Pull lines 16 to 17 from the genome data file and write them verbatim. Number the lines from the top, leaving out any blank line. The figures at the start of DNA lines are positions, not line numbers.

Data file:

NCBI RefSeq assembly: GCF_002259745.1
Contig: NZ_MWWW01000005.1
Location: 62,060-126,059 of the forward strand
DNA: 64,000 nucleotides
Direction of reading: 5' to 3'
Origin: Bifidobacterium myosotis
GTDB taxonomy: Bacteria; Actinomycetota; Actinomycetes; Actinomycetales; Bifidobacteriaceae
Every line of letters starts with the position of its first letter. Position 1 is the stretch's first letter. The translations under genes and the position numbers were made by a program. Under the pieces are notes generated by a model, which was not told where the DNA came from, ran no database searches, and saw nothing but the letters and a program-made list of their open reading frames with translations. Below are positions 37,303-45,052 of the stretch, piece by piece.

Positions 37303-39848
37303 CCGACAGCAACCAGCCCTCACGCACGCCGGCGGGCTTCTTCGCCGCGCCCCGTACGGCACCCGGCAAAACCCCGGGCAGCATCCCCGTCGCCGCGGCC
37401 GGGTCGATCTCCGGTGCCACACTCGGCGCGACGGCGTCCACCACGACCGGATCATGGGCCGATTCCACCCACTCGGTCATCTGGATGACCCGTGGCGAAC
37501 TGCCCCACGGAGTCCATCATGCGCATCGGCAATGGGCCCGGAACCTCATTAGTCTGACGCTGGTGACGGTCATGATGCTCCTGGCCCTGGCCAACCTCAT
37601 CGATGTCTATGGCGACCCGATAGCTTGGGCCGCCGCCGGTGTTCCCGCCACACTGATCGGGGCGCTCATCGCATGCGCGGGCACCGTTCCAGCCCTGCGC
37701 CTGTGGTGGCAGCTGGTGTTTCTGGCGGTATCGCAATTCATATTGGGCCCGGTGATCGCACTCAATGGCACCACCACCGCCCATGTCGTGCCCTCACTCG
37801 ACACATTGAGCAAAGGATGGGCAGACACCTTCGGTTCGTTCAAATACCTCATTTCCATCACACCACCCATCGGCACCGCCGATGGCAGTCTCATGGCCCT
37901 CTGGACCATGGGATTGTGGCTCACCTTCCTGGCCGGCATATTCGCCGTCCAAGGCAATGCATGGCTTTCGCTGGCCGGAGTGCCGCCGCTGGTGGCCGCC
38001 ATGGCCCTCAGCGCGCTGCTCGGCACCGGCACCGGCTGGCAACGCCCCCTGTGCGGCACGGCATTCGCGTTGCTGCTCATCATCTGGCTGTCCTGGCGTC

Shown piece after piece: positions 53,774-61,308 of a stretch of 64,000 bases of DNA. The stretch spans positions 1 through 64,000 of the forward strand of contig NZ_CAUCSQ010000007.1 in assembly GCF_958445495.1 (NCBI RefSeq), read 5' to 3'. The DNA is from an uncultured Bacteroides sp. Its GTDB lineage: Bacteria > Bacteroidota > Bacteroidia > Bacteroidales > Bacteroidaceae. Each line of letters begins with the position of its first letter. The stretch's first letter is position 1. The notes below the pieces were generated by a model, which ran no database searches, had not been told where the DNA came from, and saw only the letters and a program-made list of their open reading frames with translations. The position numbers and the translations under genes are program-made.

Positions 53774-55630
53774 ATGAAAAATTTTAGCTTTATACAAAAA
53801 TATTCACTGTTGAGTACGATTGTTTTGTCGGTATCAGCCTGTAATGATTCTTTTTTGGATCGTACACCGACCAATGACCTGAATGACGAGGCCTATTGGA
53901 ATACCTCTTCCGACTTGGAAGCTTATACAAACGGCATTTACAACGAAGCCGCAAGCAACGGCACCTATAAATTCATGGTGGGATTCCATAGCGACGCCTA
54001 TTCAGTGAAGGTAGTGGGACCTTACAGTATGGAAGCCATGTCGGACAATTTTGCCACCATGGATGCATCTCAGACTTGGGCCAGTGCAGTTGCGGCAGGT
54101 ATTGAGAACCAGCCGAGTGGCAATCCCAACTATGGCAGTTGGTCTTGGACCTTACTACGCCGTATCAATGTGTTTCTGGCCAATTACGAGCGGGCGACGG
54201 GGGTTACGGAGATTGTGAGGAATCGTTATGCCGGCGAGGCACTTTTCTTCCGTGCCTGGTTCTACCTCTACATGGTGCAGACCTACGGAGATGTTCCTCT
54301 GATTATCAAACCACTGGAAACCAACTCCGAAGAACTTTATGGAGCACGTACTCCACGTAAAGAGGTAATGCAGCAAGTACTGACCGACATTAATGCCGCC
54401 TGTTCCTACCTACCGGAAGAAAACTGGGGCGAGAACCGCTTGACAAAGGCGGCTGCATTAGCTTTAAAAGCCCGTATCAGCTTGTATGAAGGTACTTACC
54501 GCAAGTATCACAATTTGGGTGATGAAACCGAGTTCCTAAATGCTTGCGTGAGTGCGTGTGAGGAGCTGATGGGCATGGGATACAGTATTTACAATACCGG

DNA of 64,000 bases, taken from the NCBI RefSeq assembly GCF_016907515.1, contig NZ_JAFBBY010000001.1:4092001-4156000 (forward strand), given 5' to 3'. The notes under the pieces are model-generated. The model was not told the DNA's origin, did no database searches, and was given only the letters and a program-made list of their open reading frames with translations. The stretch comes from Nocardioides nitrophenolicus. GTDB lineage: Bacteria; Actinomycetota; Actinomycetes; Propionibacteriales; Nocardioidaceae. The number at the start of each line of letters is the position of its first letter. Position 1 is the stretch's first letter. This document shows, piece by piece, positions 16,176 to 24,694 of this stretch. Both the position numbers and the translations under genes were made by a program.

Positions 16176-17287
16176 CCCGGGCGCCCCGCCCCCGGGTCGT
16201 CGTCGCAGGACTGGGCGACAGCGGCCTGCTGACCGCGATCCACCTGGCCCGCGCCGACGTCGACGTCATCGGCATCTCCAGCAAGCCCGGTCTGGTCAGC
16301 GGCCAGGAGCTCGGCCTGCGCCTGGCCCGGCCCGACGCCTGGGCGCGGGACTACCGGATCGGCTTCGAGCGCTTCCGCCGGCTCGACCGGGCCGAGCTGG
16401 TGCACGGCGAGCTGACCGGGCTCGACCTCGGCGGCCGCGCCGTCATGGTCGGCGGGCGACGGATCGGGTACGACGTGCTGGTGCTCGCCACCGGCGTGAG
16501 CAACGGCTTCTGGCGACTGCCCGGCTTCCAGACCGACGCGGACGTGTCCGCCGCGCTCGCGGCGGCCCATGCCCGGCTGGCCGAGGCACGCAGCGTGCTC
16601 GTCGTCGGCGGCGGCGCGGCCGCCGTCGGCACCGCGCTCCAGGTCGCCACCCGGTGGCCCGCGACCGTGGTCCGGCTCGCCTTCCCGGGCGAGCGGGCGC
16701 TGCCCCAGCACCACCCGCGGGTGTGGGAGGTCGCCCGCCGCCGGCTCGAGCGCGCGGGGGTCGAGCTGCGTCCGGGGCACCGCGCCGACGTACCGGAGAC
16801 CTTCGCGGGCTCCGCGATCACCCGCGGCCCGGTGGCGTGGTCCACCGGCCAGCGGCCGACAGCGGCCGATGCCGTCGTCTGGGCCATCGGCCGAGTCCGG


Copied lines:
37901 CTGGACCATGGGATTGTGGCTCACCTTCCTGGCCGGCATATTCGCCGTCCAAGGCAATGCATGGCTTTCGCTGGCCGGAGTGCCGCCGCTGGTGGCCGCC
38001 ATGGCCCTCAGCGCGCTGCTCGGCACCGGCACCGGCTGGCAACGCCCCCTGTGCGGCACGGCATTCGCGTTGCTGCTCATCATCTGGCTGTCCTGGCGTC